The function of the phosphoinositide second messenger system was assessed in occipital, temporal, and frontal cortex obtained postmortem from subjects with bipolar affective disorder and matched controls by measuring the hydrolysis of [3H]phosphatidylinositol ([3H]PI) incubated with membrane preparations and several different stimulatory agents. Phospholipase C activity, measured in the presence of 0.1 mM Ca2+ to stimulate the enzyme, was not different in bipolar and control samples. G proteins coupled to phospholipase C were concentration-dependently activated by guanosine 5'-O- (3-thiotriphosphate) (GTPγS) and by NaF. GTPγS-stimulated [3H]PI hydrolysis was markedly lower (50%) at all tested concentrations (0.3-10 μM GTPγS) in occipital cortical membranes from bipolar compared with control subjects. Responses to GTPγS in temporal and frontal cortical membranes were similar in bipolars and controls, as were responses to NaF in all three regions. Brain lithium concentrations correlated directly with GTPγS- stimulated [3H]PI hydrolysis in bipolar occipital, but not temporal or frontal, cortex. Carbachol, histamine, trans-1-aminocyclopentyl-1,3- dicarboxylic acid, serotonin, and ATP each activated [3H]PI hydrolysis above that obtained with GTPγS alone, and these responses were similar in bipolars and controls except for deficits in the responses to carbachol and serotonin in the occipital cortex, which were equivalent to the deficit detected with GTPγS alone. Thus, among the three cortical regions examined there was a selective impairment in G protein-stimulated [3H]PI hydrolysis in occipital cortical membranes from bipolar compared with control subjects. These results directly demonstrate decreased activity of the phosphoinositide signal transduction system in specific brain regions in bipolar affective disorder.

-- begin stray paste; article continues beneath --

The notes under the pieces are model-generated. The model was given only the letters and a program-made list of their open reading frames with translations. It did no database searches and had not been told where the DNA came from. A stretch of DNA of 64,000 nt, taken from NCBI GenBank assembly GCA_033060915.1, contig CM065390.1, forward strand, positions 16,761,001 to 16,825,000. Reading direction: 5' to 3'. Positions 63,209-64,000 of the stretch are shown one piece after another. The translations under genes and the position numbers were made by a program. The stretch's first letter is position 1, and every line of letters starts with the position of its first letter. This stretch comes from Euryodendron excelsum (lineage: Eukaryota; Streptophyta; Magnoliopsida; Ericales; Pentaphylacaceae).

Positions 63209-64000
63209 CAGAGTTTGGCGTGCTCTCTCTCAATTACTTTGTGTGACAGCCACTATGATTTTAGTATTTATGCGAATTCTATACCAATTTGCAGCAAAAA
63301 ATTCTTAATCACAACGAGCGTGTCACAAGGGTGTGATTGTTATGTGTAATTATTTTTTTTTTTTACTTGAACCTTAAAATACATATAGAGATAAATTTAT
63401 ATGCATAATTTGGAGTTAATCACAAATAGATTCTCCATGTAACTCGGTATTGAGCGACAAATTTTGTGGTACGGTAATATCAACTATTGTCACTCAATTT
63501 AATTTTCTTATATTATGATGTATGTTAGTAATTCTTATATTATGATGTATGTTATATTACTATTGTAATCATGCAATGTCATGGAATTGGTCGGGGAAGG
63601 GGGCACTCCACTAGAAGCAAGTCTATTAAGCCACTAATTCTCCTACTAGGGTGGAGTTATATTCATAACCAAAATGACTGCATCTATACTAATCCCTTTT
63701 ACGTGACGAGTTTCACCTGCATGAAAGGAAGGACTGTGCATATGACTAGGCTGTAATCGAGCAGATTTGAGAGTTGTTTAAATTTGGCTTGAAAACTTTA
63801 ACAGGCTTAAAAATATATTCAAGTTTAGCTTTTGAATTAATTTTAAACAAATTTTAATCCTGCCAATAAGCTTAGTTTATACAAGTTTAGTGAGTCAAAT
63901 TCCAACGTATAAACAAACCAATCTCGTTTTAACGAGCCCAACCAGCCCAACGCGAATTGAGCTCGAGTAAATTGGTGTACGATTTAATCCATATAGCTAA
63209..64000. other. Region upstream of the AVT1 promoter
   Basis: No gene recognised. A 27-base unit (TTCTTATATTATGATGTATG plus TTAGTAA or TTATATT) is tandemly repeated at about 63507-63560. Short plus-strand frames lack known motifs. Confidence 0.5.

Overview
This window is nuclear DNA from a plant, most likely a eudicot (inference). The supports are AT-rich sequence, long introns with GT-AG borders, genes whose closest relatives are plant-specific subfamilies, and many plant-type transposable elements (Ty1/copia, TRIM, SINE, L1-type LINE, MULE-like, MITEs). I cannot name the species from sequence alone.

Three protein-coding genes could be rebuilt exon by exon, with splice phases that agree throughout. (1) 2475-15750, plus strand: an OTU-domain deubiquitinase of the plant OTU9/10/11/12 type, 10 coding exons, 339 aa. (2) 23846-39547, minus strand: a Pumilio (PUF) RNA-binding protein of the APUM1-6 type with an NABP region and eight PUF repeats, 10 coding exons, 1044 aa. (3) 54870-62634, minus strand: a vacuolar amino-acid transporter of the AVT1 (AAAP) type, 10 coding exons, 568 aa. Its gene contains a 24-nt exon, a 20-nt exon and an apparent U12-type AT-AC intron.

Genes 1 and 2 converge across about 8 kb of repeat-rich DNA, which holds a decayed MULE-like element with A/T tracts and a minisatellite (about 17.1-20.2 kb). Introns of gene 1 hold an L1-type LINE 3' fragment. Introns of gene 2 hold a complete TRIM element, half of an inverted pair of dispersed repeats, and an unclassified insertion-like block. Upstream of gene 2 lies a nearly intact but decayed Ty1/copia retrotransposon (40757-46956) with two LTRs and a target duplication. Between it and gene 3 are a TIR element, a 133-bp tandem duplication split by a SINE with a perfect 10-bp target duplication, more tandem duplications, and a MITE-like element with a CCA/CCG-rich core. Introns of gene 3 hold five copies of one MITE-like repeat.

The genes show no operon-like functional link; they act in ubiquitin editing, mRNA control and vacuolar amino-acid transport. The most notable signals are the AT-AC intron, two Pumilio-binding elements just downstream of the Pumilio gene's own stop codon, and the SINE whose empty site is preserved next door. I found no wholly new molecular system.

|Number of pages||8|
|Journal||Journal of Neurochemistry|
|State||Published - Jun 1 1996|
- Bipolar affective disorder
- Phosphoinositide hydrolysis
ASJC Scopus subject areas
- Cellular and Molecular Neuroscience